as the result of disease – polio, spina bifida, malignant spinal cord compression, transverse myelitis, Friedreich’s ataxia – most are the result of traumatic injury resulting from an accident. Motor vehicle-related incidents claim 46 per cent of those, 28 per cent are the result of falls, nine per cent are associated with being hit or struck by an object, nine per cent are water-related and eight per cent are so-called “other causes” (such as that which occurred to Cross). The glaring statistic in all of this, beyond the annual $2bn such injuries cost, is that 84 per cent of SCI sufferers are men, and of that, injury is most common among those aged 15 to 24. Let those last numbers linger a little. Let them return you to that age or dwell on it for a second if those digits are here, now. Acknowledge the luck attached to your time running through early adolescence and adulthood, with great abandon and a pulse for finding fun at the expense of any thought about personal harm. Because that’s what these years are about. They’re about first experiences and flying a little too close to the sun. They’re about jumping off bridges and rocks into darkened waters, about bombing steep roads on the loose trucks of a mate’s skateboard, about scaling three storeys to get in through an open window on realising you’re locked out following five hours in the pub, of deciding to go for a swim and catching a wave that pitched unusually, of owning a motorbike or running out, proudly, to play a game of rep footy, yearning to set in place a life that could one day mean wearing the green and gold of the Wallabies. A very good friend of mine had his life altered by seeking out fun one day. At a set of traffic lights in suburban Perth, another car of friends pulled up – en route to a day of skurfing on the Swan River. That day, my mate decided to ditch his studies in favour of some watery amusement – it was the closing months of summer, the water was still warm. Why not? After a few runs on the river, he caught a wide turn and on running back behind the boat, fell headfirst. He surfaced, slowly, face down, floating. While those in the boat thought he’d knocked himself out, he was conscious, breathing in water, unable to move. He’d smacked his head on a submerged, shallow and un-signposted sandbank – his neck instantly broken and feeling in his body lost. He’d have drowned that day were it not for some quick thinking and knowledge of CPR. Like Cross, my friend spent eight months in rehab, on a hospital’s dedicated spinal ward. He was surrounded by guys just like him – those who’d recently come to lose possession of their future; that is, a future of their choosing. Pain and fear lurked in the eyes of each of the young men on that ward – lost to those same thoughts of not knowing, ‘what if?, ‘what now?’. Tears, meanwhile, were shed, daily, by even the hardest among them – and my mate has long recalled the howling sobs some used to tire themselves into a sliver of sleep at night. Walking the corridors each visit was traumatic. For those unable to do so, for the patients confined to the lino interiors and acidic stench of fear and disinfectant, things were, of course, much worse. It’s a level of pain and a situation that leads many to deep, pounding depression – and it’s why suicide rates among those with severe spinal cord injury, especially young men, dwarf already high national rates. Numbers in Australia may be blurry, though in the US the rate is three times higher than the average. Cross is quick to skip over his time on the ward. He’ll admit to hardships, to his mind rapidly beating to thoughts about ‘what’s left?’. While laid up, he set himself a goal to be out by Christmas. And so he was – heading for a newly built home with his parents on Christmas Eve. “It was tough… yeah, it was tough. But I was adamant I wasn’t going to be there for Christmas – I didn’t want those memories, because memories from events like that, they stick with you. And so I got out, but things still looked bleak. And to be honest, it wasn’t really until I got some mobility [a motorised wheelchair controlled by his chin and which incorporates his ventilator so as to regulate and enable breathing – think Christopher Reeve] and was able to get out in the community and then enrol in university that I was able to socialise and to feel something. Because, uni’s great, right? It’s fun – and it’s what really gave me a leg up.” Cross forms those words with cheeky purpose. For all he’s had to endure – the discomfort, realisation and austere times attached to injury – he’s also one of the most positive and upbeat people you could meet. Funny as fuck, too. “I was the class clown and that humour, it flows with you no matter what,” he says. “And I feel it’s helped me overcome a lot of the challenges and things I’ve faced – sometimes you can’t not look at things with a light heart, otherwise it’d really get you down.”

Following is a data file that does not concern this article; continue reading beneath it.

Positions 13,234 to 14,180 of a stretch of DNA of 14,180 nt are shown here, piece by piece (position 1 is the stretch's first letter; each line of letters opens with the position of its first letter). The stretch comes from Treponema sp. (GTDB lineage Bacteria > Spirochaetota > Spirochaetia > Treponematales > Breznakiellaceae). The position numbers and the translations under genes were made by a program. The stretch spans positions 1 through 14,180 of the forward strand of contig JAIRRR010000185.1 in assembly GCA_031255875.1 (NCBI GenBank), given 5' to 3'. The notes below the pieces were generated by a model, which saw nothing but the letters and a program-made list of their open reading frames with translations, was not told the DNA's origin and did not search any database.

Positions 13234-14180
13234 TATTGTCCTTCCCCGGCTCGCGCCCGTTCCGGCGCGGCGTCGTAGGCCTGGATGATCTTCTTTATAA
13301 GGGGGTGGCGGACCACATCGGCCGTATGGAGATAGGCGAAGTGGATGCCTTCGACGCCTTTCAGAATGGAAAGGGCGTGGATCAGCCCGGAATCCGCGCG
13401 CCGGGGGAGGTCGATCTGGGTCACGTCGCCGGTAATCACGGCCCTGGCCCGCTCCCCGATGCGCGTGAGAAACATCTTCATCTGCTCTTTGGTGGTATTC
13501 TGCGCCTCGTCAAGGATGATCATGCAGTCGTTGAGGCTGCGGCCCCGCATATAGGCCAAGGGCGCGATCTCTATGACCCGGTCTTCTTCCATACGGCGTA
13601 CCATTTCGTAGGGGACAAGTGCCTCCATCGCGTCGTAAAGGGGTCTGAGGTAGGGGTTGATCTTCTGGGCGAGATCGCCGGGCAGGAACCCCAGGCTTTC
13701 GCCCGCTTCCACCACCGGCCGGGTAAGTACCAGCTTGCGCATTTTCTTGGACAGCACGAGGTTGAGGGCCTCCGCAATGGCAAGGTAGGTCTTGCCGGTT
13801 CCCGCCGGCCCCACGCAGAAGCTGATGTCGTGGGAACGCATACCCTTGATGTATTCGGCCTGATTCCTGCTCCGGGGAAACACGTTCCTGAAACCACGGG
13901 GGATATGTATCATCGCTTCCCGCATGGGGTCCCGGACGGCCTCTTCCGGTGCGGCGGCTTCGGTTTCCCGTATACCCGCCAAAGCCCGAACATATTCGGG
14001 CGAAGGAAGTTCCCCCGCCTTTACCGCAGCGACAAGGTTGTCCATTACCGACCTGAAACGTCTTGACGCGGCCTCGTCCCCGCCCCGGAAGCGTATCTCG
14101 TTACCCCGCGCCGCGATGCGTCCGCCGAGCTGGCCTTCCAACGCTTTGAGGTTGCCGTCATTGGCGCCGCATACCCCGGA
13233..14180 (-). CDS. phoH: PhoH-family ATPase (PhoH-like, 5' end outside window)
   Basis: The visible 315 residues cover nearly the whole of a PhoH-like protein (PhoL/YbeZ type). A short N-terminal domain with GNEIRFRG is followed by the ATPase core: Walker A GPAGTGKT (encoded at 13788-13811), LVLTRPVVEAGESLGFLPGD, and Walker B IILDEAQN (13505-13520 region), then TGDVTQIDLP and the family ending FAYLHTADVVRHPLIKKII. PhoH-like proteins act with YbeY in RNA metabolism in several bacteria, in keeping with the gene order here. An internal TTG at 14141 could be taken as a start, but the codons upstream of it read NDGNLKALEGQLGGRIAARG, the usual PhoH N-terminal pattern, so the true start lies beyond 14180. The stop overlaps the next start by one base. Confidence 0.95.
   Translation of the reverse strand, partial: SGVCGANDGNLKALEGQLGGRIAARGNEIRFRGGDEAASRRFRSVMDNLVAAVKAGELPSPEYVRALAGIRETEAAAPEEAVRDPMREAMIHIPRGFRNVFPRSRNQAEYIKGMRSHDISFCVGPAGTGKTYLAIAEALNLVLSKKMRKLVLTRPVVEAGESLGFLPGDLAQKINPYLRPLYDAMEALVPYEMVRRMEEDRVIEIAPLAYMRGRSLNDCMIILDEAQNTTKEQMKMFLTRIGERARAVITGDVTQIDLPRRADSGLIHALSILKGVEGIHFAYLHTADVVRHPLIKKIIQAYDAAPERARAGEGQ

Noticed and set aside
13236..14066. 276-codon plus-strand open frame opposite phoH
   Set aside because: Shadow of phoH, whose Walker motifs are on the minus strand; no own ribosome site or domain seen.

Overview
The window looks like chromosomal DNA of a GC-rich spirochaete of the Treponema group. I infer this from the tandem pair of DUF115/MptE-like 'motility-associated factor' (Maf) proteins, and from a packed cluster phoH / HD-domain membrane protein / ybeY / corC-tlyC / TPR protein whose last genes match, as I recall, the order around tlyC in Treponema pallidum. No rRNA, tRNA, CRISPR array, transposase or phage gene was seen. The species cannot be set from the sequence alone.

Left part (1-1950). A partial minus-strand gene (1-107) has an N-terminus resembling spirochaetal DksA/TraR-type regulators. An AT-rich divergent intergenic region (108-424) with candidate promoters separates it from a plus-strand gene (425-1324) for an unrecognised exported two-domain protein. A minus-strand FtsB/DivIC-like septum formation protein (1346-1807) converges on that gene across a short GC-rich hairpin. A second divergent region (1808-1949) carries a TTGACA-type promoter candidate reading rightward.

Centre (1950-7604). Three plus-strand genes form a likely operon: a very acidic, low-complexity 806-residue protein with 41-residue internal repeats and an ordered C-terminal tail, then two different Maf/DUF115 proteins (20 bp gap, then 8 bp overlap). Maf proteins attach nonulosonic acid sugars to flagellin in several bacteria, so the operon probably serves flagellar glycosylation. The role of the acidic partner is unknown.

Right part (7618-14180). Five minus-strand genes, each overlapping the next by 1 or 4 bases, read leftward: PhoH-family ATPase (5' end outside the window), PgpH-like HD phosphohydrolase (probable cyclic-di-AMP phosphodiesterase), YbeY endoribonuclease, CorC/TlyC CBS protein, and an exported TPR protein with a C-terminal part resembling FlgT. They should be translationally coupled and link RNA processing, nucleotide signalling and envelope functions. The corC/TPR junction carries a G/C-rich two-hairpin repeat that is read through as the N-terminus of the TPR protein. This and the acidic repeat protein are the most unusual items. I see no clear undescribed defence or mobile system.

“I just lay there thinking, ‘This is paralysis, this is what it feels like, this is what it is ’”